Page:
Can We Change … for the Better?

I’ve been browsing the full Climate Change Action Plan released by the Ontario government. I see a lot of encouraging policy and a fair share of more vague intentions. But I can foresee the plan hitting some speed bumps along the way too.

The Abandel development proposal that Council just approved is a good example. It is a classic 1950’s strip plaza design with lots of vehicle parking and two drive through lanes. We are being graced with this architectural embarrassment, which does not conform with Innisfil’s Official Plan, because the developer insisted on having the project ‘grandfathered’ under old rules with the assistance of the OMB.

Before it is even constructed it is a fossil, totally incompatible with modern urban planning policy. We’ll be stuck with it for a generation. How many other “grandfather” projects are lingering out there in Ontario? This is a huge obstacle when architects and developers obstinately insist on designing for the 1950s instead of 2015. The government needs to outlaw all ‘grandfathering’ of development proposals. Regular recertification of architects, or early retirement for some of them, might be necessary too.

Let’s look at how out-of-step some current development proposals, like Abendel’s, are when compared to Climate Change Policy:

  • “The government intends to update the Building Code with long-term energy efficiency targets for new net zero carbon emission small buildings that will come into effect by 2030 at the latest, and consult on initial changes that will be effective by 2020.”
  • “Minimum parking requirements would be eliminated over the next five years for municipal zoning bylaws, especially in transit corridors and other high-density, highly walkable communities… Instead, bylaws will encourage bike lanes, larger sidewalks, and enhanced tree canopies.”
  • “The government intends to consult and propose amendments to the Planning Act to make climate change mitigation and adaptation mandatory in municipal official plans.”
  • “Municipalities would be able to require installation of electric vehicle charging stations in surface parking areas.”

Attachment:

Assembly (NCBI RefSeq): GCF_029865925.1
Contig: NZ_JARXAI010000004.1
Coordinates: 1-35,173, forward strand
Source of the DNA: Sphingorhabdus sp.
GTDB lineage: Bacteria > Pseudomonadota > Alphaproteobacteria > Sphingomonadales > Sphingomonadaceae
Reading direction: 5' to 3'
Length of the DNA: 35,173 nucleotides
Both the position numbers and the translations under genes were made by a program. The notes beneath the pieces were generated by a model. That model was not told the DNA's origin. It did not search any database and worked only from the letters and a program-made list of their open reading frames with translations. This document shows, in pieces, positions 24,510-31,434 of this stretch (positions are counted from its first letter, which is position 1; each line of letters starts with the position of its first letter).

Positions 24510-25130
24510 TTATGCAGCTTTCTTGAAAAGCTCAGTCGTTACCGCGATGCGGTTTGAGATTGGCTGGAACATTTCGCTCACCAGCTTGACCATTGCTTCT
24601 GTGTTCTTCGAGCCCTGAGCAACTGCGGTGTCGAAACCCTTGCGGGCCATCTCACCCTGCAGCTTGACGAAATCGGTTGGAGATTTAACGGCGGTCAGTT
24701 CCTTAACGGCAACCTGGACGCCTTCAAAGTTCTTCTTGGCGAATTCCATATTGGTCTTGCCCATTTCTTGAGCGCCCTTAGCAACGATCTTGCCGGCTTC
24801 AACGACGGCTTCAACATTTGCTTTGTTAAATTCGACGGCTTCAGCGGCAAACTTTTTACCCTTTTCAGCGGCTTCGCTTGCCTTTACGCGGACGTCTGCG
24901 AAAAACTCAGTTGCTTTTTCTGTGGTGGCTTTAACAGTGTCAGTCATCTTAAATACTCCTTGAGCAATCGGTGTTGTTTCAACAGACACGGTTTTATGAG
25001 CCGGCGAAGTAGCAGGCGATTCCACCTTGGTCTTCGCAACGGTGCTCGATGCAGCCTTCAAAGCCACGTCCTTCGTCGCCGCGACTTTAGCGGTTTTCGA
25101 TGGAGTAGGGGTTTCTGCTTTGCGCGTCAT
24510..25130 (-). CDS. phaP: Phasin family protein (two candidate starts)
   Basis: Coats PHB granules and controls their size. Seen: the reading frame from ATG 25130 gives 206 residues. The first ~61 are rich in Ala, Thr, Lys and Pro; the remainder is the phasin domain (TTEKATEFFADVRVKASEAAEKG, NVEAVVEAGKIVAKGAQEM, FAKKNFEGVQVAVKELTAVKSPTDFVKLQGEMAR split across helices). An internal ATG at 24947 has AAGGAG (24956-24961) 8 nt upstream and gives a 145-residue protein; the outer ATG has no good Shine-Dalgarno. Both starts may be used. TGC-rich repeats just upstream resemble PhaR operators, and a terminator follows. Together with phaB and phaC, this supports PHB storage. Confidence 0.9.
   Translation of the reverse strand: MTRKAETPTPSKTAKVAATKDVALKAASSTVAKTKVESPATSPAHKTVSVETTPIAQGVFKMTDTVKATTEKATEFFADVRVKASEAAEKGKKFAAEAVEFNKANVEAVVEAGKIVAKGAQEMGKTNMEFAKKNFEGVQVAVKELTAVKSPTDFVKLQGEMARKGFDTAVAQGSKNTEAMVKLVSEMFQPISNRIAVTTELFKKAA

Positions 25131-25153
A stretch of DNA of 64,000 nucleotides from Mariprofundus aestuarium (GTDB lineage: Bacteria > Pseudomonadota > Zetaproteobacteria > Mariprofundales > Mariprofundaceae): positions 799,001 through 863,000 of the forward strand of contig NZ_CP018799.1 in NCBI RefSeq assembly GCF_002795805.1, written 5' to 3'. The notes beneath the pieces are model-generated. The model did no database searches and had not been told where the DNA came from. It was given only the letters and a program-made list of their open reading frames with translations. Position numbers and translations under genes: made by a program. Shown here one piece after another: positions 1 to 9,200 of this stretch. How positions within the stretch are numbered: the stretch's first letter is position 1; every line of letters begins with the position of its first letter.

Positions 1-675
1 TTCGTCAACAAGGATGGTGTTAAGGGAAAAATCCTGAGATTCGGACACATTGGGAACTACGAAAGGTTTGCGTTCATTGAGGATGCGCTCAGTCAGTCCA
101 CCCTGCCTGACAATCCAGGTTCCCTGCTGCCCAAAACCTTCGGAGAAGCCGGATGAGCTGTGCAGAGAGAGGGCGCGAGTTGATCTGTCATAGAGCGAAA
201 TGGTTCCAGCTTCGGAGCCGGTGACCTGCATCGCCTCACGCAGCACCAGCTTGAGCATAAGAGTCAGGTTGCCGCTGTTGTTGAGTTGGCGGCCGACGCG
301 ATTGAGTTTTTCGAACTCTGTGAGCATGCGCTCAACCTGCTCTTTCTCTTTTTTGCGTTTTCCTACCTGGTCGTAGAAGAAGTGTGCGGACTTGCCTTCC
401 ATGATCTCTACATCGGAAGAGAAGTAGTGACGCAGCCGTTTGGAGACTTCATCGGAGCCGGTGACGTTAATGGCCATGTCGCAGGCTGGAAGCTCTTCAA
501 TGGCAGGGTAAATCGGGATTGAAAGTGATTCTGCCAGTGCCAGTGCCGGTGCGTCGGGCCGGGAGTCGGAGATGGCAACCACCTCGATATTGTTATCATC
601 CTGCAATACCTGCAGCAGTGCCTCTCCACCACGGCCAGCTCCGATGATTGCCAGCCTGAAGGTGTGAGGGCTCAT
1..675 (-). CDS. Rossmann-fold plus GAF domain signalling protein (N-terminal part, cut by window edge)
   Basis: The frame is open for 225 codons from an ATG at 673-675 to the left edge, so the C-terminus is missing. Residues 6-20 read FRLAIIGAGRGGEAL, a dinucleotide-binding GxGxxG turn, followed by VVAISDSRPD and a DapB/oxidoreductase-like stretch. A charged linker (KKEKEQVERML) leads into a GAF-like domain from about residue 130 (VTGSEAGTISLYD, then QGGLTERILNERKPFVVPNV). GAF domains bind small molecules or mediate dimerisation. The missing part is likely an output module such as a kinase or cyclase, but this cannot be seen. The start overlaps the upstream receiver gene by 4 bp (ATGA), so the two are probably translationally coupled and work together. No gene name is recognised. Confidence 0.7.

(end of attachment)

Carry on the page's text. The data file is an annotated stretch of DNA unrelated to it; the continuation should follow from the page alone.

• “Ontario intends to establish a green bank to deploy and finance readily available low-carbon energy technologies to reduce carbon pollution from Ontario buildings.”

In theory, existing strip plazas in Innisfil like Trinity Crossing, Crossroads Plaza, and Innisfil Town Centre are ideal sites for rooftop solar or other renewable energy. There are no nearby buildings, trees or other obstructions. In practice this doesn’t happen because the roof belongs to a landlord with no interest in it, while the benefit would accrue to the tenants below who don’t have legal access to the roof or the means to install renewable energy. I don’t see how a ‘green bank’ is going to solve this problem. The only way I can see to break this impasse is to require landlords with buildings above a certain size to offer all tenants net metering of electricity. This would put the onus firmly on the building owners.

These are some of my initial thoughts as the climate change plan moves forward. I’m sure I will have more to say on the topic.

Energy, Waste and Water

So much energy and time has gone into devising a municipal servicing strategy for the designated Innisfil Heights industrial site that I thought it might be useful to look at alternative approaches or ideas that might be out there.

We tend to look at this as a linear process, spending money on infrastructure upfront and struggling with ‘cost recovery’ of this capital investment in the aftermath. The puzzle is in trying to convince a target audience – citizens, corporations and financiers – that the enterprise is sound. Consequently, there has also been a lot of hand-wringing about exactly what kind of industries might populate out future industrial lands. But we should be aware that past experience is a poor indicator of the future.

Lately, there has been a growing focus on closed loop systems that recycle inputs into useable outputs. In this context, the treatment of water is not ‘waste water’ but more like ‘wasted water’:

“… the EPA is urging wastewater treatment facilities, which treat human and animal waste, to be viewed as Renewable Resource Recovery Facilities that produce clean water, recover energy and generate nutrients.” (Water World, The Rise of Resource Recovery)

A lot of research has been going on that focuses more on refining waste water into valuable and marketable components: phosphorous compounds for agricultural fertilizers, minerals and precious metals, compost, and potable water.

“The traditional mentality has always been that wastewater is a hazardous waste that we need to mitigate. But we view it as an ore. If you were at an iron mine you’re not getting pure iron, you’re getting iron ore and you need to take out the impurities before you have something valuable that you can sell. And wastewater is the same – it’s got water, it’s got energy, nutrients and material. You can produce high-end materials from it; you just have to take out the impurities.”